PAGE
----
The Human Brain Book
An Illustrated Guide to its Structure, Function, and Disorders
(DK; US: Aug 2009)
This is perfect, just perfect, for that person in your life who’s read Oliver Sacks or for that someone who loves the Annals in Science articles in the New Yorker—and is especially attracted to those articles on neurology. This is for the amateur anatomist who went to Gunther von Hagens’ Body Worlds when it was in town and strolled through the exhibit in quiet reverence.
When it comes right down to it, what we are, and who we are, can be distilled down to that very delicate, highly complex, amazing mass of gray matter, which weighs in at an average of three and one-fourth pounds. The brain’s anatomy, its physical and perceptual growth, what happens to it as it learns, when it suffers illness or injury, what constitutes personality, how we perceive the world—all is presented within historical timelines (e.g., brain surgeries, past and present; brain development, from fetus to senior citizen). Our sense of self, our sense of others, our sense of things outside of ourselves and others, our comprehension of objects and ideas, our ability to be athletes and artists are all rendered in a digestible yet brain-engaging format for the perpetually curious layperson with an interest in anatomy, psychology, and identity.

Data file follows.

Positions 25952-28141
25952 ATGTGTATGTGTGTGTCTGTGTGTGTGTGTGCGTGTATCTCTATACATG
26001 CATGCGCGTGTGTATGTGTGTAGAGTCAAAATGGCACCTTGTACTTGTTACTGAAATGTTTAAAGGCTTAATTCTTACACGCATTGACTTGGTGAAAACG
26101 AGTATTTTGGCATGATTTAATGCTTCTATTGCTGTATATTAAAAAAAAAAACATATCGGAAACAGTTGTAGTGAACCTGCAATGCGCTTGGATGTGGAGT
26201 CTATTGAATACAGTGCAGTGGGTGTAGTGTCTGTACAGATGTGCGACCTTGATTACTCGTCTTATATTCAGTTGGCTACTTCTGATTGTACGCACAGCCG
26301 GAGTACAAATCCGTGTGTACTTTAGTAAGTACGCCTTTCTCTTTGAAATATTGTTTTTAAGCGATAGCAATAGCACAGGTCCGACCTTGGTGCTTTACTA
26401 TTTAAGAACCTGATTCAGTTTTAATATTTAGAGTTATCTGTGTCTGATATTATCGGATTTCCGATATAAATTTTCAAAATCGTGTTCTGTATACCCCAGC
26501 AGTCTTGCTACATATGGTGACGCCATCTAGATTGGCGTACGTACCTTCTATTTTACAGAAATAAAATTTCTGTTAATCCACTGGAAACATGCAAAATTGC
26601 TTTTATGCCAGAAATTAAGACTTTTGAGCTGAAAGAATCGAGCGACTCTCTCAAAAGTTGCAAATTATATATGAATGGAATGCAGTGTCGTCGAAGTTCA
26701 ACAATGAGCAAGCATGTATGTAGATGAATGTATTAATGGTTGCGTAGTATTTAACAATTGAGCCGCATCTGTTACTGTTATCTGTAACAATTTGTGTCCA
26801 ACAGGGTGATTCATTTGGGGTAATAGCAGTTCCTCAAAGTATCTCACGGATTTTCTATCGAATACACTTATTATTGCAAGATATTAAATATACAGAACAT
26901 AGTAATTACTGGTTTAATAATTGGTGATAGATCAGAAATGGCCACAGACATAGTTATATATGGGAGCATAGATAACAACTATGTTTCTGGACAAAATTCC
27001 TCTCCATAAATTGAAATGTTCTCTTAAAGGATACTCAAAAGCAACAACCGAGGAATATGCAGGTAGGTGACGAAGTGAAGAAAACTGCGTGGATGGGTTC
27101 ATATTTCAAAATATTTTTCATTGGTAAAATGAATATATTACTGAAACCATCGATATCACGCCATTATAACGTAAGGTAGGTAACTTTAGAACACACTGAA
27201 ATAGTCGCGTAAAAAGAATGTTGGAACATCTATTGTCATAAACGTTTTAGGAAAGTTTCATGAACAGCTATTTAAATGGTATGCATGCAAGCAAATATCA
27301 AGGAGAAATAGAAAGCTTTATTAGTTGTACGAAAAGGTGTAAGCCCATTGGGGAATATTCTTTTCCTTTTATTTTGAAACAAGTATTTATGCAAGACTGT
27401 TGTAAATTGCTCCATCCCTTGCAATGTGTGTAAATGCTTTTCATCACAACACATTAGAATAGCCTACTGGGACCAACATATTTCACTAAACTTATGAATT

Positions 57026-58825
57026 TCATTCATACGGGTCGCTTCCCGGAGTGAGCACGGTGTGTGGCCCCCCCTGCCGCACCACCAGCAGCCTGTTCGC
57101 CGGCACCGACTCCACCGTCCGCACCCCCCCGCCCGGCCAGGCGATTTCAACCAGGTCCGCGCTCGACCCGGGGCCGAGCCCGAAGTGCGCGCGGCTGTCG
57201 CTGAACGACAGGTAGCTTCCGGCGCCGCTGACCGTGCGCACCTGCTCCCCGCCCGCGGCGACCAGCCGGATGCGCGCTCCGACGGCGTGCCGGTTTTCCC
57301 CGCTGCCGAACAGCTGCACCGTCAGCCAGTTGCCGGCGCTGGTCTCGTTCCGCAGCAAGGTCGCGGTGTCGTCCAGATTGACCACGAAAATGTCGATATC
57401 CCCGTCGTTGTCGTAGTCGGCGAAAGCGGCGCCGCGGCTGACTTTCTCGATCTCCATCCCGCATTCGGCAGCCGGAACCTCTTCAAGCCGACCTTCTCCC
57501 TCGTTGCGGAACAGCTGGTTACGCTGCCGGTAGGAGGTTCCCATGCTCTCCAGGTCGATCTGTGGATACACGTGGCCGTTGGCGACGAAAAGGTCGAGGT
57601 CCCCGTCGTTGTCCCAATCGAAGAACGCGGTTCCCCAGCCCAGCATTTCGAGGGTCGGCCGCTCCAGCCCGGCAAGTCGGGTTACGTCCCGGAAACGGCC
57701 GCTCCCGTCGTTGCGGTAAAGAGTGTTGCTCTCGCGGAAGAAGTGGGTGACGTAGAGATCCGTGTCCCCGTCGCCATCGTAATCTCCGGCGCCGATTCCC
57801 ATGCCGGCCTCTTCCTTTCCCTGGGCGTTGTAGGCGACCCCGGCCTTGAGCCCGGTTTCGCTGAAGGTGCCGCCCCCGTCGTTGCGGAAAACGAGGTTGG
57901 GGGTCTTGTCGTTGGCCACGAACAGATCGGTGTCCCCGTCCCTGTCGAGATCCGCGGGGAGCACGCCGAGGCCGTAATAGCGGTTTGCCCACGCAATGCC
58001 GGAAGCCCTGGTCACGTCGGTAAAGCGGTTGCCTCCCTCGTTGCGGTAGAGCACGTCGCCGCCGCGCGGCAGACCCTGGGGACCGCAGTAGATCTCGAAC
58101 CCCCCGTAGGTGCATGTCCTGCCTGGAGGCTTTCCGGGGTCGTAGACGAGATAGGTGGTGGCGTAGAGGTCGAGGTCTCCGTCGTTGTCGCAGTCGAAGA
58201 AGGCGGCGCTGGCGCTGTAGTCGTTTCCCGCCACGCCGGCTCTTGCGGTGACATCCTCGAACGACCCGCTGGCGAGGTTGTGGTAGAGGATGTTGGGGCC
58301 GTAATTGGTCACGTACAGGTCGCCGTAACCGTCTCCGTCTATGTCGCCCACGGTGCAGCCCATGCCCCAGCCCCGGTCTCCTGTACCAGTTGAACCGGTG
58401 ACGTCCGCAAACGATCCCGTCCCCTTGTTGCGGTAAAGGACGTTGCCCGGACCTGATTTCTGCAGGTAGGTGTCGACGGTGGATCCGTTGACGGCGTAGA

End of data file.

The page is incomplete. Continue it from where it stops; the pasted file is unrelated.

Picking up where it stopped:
In addition to the gorgeous graphics in these comprehensive 256 pages, (and occasional pop culture examples, not without humor), the book comes with a DVD-ROM with some cool graphics and summarizing features to complement the text. That might appeal to those who haven’t yet made it to a Body Worlds exhibit. The rest of us will be completely absorbed between the pages of this book. Don’t interrupt the reader—for all its problem solving and fantasy-generating might, the brain can’t process two similar tasks (e.g., processing speech and processing text) at the same time.